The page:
Montefiore Medical Center
3 articles published in JoVE
Surgical Techniques to Optimize Ovarian Reserve during Laparoscopic Cystectomy for Ovarian Endometrioma Kathryn Saturnino1,2,3, Osaro Obanor1,2,3, Cynthia Arvizo4, Julian A. Gingold2,3,5 1Department of Obstetrics & Gynecology and Women's Health, Montefiore Medical Center, 2Albert Einstein College of Medicine, 3Department of OB/GYN, 1400 Pelham Pkwy S, Jacobi Medical Center, 4Division of Minimally Invasive Gynecologic Surgery, Department of OB/GYN, Jacobi Medical Center, 5Division of Reproductive Endocrinology and Infertility, Department of Obstetrics & Gynecology and Women's Health, Montefiore Medical Center This protocol presents techniques to laparoscopically excise ovarian endometrioma, to perform adhesiolysis with sparing electrosurgical application, and to employ intraoperative chromopertubation to assess for genital tract patency. This systematic approach will facilitate optimal endometriosis management, guide concomitant adnexal surgeries, and enhance post-surgical fertility outcomes.
A Permanent Window for Investigating Cancer Metastasis to the Lung Lucia Borriello*1,2, Brian Traub*1,2,3, Anouchka Coste1,2,3, Maja H. Oktay1,2,4,5, David Entenberg1,2,4 1Department of Anatomy and Structural Biology, Einstein College of Medicine / Montefiore Medical Center, 2Gruss-Lipper Biophotonics Center, Einstein College of Medicine / Montefiore Medical Center, 3Department of Surgery, Einstein College of Medicine / Montefiore Medical Center, 4Integrated Imaging Program, Einstein College of Medicine / Montefiore Medical Cente, 5Department of Pathology, Einstein College of Medicine / Montefiore Medical Center Here, we present a protocol for the surgical implantation of a permanently indwelling optical window for the murine thorax, which enables high-resolution, intravital imaging of the lung. The permanence of the window makes it well-suited to the study of dynamic cellular processes in the lung, especially those that are slowly evolving, such as metastatic progression of disseminated tumor cells.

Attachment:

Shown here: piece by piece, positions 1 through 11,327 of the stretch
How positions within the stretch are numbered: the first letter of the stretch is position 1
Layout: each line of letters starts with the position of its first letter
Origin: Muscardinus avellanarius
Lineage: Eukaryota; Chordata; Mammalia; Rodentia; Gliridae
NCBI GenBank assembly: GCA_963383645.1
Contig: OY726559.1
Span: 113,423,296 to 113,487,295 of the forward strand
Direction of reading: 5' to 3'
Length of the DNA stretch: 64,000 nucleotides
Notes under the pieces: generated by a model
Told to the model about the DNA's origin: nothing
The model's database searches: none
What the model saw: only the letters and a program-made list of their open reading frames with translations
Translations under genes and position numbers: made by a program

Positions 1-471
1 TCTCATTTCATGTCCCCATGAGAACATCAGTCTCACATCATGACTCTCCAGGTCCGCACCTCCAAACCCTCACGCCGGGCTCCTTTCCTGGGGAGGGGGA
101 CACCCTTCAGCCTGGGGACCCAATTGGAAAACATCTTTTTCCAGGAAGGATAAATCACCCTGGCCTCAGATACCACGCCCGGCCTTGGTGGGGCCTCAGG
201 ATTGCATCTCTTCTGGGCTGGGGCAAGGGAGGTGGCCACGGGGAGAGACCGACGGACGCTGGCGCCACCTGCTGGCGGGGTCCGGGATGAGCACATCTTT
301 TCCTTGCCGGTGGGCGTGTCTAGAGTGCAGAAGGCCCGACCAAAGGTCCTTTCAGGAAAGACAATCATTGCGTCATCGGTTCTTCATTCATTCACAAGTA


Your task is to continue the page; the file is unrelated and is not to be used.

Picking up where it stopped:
Assessing Tumor Microenvironment of Metastasis Doorway-Mediated Vascular Permeability Associated with Cancer Cell Dissemination using Intravital Imaging and Fixed Tissue Analysis George S. Karagiannis1,2,3, Jessica M. Pastoriza1,2,4, Lucia Borriello1,2, Rojin Jafari1,2, Anouchka Coste1,2,4, John S. Condeelis1,2,3,4, Maja H. Oktay1,2,3,5, David Entenberg1,2,3 1Department of Anatomy and Structural Biology, Albert Einstein College of Medicine, 2Gruss-Lipper Biophotonics Center, Albert Einstein College of Medicine, 3Integrated Imaging Program, Albert Einstein College of Medicine, 4Department of Surgery, Montefiore Medical Center, 5Department of Pathology, Montefiore Medical Center We describe two methods for assessing transient vascular permeability associated with tumor microenvironment of metastasis (TMEM) doorway function and cancer cell intravasation using intravenous injection of high-molecular weight (155 kDa) dextran in mice. The methods include intravital imaging in live animals and fixed tissue analysis using immunofluorescence.